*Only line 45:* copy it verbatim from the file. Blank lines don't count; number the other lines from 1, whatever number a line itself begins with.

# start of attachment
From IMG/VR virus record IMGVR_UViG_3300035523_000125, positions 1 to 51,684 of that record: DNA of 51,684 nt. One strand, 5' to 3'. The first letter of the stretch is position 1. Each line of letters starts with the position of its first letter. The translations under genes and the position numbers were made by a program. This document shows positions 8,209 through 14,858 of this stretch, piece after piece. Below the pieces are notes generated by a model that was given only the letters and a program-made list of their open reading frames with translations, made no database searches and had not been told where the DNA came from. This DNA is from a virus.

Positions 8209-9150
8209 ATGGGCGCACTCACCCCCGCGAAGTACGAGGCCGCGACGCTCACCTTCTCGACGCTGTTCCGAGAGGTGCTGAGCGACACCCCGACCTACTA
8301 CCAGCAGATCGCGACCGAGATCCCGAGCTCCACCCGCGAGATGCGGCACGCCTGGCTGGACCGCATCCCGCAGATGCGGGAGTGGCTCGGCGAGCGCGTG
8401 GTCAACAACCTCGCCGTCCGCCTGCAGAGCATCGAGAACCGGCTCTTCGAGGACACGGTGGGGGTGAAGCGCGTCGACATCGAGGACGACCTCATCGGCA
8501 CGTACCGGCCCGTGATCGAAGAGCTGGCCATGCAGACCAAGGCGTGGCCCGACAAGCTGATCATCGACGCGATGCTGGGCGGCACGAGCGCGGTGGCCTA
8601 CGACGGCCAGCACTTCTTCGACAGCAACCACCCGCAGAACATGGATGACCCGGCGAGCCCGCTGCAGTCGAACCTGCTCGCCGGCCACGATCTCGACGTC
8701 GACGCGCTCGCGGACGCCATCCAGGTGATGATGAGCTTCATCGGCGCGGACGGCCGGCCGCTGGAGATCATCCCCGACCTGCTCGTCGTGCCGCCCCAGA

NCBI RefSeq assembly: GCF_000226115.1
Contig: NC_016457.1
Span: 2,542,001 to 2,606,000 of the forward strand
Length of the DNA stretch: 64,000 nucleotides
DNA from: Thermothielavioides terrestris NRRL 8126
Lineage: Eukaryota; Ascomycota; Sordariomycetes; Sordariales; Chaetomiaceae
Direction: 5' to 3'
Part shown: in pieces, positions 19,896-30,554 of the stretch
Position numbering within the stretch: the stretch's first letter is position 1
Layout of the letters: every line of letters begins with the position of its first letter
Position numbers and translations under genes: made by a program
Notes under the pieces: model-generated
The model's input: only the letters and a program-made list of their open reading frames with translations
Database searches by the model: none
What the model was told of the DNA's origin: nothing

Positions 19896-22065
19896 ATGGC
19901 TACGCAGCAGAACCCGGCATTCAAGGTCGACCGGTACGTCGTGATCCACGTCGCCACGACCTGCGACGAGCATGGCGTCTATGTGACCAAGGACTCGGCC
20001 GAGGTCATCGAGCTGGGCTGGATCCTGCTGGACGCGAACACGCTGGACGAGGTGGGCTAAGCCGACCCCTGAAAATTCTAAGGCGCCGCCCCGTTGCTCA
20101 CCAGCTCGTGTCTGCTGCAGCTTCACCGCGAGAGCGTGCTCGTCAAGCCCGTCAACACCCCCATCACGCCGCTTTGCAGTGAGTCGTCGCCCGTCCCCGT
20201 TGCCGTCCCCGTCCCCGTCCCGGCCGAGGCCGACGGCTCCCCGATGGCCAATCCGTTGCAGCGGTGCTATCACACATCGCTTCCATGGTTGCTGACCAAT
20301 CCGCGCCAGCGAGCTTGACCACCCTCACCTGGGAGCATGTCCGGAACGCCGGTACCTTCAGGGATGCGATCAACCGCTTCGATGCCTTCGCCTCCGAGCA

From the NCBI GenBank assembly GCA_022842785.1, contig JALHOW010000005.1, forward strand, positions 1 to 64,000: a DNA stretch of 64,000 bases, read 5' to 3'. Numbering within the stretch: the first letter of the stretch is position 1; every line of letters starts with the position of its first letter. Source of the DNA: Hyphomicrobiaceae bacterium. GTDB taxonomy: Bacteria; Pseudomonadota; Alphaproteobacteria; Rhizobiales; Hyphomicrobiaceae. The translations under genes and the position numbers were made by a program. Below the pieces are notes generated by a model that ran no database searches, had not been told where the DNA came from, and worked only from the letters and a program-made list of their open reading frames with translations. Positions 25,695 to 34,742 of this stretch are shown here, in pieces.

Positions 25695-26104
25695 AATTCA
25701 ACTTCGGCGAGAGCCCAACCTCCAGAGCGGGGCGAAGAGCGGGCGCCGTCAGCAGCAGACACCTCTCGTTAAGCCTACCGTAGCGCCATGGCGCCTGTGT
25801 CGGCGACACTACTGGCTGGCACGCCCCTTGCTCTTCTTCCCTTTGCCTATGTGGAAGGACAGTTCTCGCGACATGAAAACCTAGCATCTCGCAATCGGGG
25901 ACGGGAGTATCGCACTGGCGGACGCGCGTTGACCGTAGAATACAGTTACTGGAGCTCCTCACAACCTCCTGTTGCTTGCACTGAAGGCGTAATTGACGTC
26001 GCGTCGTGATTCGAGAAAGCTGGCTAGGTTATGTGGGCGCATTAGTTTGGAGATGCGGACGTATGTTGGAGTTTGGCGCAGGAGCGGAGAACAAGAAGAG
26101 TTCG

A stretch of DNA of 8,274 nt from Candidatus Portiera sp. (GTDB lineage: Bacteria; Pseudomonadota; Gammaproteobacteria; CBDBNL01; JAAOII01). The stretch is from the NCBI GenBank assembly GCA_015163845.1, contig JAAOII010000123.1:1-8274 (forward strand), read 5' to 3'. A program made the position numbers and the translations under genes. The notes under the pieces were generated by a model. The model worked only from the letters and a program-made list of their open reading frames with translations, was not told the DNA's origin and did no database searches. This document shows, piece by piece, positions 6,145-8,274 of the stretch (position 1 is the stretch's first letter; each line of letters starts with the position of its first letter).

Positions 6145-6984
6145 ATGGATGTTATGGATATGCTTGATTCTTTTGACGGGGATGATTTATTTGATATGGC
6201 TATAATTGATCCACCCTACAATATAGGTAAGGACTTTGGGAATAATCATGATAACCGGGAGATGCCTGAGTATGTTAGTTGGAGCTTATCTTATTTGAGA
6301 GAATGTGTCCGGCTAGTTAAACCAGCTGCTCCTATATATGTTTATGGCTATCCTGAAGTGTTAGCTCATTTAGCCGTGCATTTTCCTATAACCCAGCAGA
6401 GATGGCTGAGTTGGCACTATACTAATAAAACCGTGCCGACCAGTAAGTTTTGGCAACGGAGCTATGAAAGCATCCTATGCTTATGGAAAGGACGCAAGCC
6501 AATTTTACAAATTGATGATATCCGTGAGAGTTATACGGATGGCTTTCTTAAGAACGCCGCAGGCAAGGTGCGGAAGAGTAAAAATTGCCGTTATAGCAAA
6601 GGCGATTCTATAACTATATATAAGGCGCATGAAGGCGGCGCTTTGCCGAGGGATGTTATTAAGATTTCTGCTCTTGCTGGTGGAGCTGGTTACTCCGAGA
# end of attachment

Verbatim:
6501 AATTTTACAAATTGATGATATCCGTGAGAGTTATACGGATGGCTTTCTTAAGAACGCCGCAGGCAAGGTGCGGAAGAGTAAAAATTGCCGTTATAGCAAA